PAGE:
The ingredients for growth and adaptability

More than ever before, the ability to think critically and adapt to change is an essential skill for everyone, particularly those in leadership positions. Last week we explored some of the concepts uncovered by Adam Gant in his book, “Think Again“. By having more self-awareness and insight into your natural way of processing the world around you, you can strive to embrace a mindset of continuous learning, staying curious about the world and not being so set in your ways, but rather open to new ideas. This week I would like to explore some more of the other covered in this ground-breaking book, which is a great read for anyone wanting to improve the way they see the world. 

Embracing the Power of Intellectual Humility:

Gant emphasizes the importance of intellectual humility as the basis of effective decision-making. Being more aware of and acknowledging our own limitations and biases, will allow us to foster a mindset that embraces feedback and seeks out diverse perspectives. By recognizing the possibility of being wrong, managers can unlock fresh insights and uncover innovative solutions. Ultimately this more open way of thinking can lead to greater creativity, innovation and better outcomes for organisations.

Unlearn to relearn:

One of the central ideas in this book is the idea of unlearning. Having the ability to let go of outdated beliefs, of outdated ways of doing things is an important avenue to paving the way for change and driving growth. Being too attached to familiar approaches and ways of doing things can hinder growth. Remaining open to new ideas and unlearning old habits enables you to continually evolve and seize new and exciting opportunities, not feel threatened by them. Think of a time where you started somewhere new, maybe a new company or in a new role in a new department and had some ideas of how you could do something differently, better to the current processes. Were your ideas met with curiosity and a willingness to try them or explore them further? Was there genuine interest and curiosity in what you had to say? Or where you met with resistance and a ‘but we have always done it this way’ attitude. We all tend to get stuck in our ways so it takes discipline to encourage ourselves and those we work with to being open minded and ready to listen to new and innovative ideas and opinions. 

Keep the questions flowing:

Gant highlights the significance of asking insightful questions to challenge assumptions and uncover deeper insights. By cultivating a culture of open-mindedness, a culture of curiosity and inquiry, business leaders can set the right foundations for critical thinking and innovation. Asking open-ended questions encourage open discussion and generally begin with words like “how,” “what,” or “why”, allowing for a range of responses, where there are no wrong answers. Open ended questions can uncover a plethora of new ideas and new insights. Leaders are also encouraged to use thought-provoking questions that challenge existing beliefs and drive higher levels of creative thinking; questions designed to disrupt conventional wisdom and encourage alternative viewpoints and possibilities to shine through. Likewise, asking follow-up questions are also a great way to get people to reflect further on a topic. Another good questioning strategy is for leaders to play the role of devil’s advocate, to challenge old assumptions and encourage critical thinking to expose potential flaws or weaknesses in existing ideas and ways of doing things. These strategies encourage leaders to take on a facilitative role using questioning to create a culture of creativity – one where ideas are encouraged and people are conditioned to stay open minded and not be attached too strongly to any one idea.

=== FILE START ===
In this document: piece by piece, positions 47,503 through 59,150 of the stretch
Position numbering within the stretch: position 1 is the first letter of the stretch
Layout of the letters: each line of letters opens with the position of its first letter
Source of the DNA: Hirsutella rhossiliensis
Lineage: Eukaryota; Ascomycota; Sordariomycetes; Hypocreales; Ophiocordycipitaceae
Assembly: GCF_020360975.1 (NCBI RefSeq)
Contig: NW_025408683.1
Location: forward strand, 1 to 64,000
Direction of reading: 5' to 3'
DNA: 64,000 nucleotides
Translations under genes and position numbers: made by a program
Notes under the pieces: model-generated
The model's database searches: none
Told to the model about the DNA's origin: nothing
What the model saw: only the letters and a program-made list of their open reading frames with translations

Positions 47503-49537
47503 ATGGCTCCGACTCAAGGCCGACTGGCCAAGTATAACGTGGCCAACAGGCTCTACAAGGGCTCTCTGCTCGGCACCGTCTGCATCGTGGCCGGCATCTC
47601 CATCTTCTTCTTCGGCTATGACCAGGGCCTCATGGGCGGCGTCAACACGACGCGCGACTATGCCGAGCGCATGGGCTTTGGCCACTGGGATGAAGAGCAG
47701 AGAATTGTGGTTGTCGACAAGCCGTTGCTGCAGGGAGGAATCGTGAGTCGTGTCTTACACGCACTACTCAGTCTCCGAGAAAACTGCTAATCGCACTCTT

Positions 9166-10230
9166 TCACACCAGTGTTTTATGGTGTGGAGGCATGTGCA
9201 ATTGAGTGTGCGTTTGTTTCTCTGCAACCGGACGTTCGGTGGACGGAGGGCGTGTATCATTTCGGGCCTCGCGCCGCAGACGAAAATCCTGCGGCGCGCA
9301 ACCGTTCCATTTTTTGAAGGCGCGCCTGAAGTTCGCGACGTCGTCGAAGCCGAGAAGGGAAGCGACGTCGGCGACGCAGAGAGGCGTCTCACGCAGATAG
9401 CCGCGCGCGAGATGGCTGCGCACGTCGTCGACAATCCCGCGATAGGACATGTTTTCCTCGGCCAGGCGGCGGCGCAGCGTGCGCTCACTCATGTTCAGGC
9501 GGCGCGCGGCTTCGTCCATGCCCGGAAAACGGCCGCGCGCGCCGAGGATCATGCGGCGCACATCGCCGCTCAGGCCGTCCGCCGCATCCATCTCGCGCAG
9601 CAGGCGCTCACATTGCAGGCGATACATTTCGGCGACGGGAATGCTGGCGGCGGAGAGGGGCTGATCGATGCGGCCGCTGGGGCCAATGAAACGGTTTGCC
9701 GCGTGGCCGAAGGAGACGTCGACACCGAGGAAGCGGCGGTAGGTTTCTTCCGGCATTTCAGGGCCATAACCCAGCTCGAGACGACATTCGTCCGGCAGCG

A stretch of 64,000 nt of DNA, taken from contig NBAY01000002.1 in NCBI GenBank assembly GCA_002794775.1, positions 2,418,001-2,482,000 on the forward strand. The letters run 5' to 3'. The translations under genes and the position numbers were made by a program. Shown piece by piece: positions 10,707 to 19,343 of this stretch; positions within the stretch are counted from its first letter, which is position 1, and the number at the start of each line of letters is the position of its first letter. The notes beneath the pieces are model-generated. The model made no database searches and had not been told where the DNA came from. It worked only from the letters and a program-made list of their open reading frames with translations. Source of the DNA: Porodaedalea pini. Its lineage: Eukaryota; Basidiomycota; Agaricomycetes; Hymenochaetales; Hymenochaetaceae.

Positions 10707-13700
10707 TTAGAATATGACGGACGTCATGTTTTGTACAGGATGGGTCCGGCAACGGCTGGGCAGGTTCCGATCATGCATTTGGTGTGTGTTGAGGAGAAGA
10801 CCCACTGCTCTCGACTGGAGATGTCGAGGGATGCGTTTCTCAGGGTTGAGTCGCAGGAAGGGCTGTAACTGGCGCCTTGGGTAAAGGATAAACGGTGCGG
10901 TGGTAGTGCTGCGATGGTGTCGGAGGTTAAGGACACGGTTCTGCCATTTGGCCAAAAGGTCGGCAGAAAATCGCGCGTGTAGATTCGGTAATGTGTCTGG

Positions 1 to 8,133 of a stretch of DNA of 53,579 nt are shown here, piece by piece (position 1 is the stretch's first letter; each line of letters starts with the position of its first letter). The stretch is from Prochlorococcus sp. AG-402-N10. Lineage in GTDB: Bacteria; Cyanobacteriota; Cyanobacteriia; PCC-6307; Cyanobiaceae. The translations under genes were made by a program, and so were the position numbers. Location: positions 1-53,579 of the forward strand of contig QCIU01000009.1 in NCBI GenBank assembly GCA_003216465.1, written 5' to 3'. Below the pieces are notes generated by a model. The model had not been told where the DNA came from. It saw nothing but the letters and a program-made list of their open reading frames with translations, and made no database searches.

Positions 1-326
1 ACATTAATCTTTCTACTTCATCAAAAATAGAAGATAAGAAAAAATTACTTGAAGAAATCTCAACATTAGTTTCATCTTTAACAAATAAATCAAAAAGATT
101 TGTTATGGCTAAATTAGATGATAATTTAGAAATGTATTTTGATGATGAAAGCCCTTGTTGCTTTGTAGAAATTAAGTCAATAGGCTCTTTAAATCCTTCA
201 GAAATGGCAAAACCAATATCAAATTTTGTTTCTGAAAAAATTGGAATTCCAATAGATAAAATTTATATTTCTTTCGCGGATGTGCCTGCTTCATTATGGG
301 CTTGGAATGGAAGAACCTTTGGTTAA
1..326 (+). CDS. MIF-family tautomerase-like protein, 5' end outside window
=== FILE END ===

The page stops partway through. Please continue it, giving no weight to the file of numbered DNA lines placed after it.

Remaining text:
Nurturing a growth mindset:

Is there any other mindset to have than a growth mindset? It’s amazing how many business leaders and not open to new ideas and ways of doing things. There is no greater killer of innovation and creativity than being closed off to new ideas. Embracing a growth mindset allows leaders to view failure as learning opportunities, with the chance of making real change. By reframing setbacks as stepping stones toward improvement and success, leaders can inspire their teams to embrace challenges, push boundaries, and unlock their full potential.

Adapt to change:

Change is inevitable and in today’s world it has never been so rapid. Business cultures that are agile and resilient will be best placed to thrive in a dynamic environment. By acknowledging change as a constant, business managers can stay ahead of the curve, embrace opportunities and position their business for sustainable success.

In order to stay ahead of the game, navigate uncertainly and drive meaningful change, leaders need to challenge ingrained thinking patterns and foster a growth-mindset culture. 

Could your leadership team benefit from one of my tailored workshops? Please get in touch today. I’d love to help.

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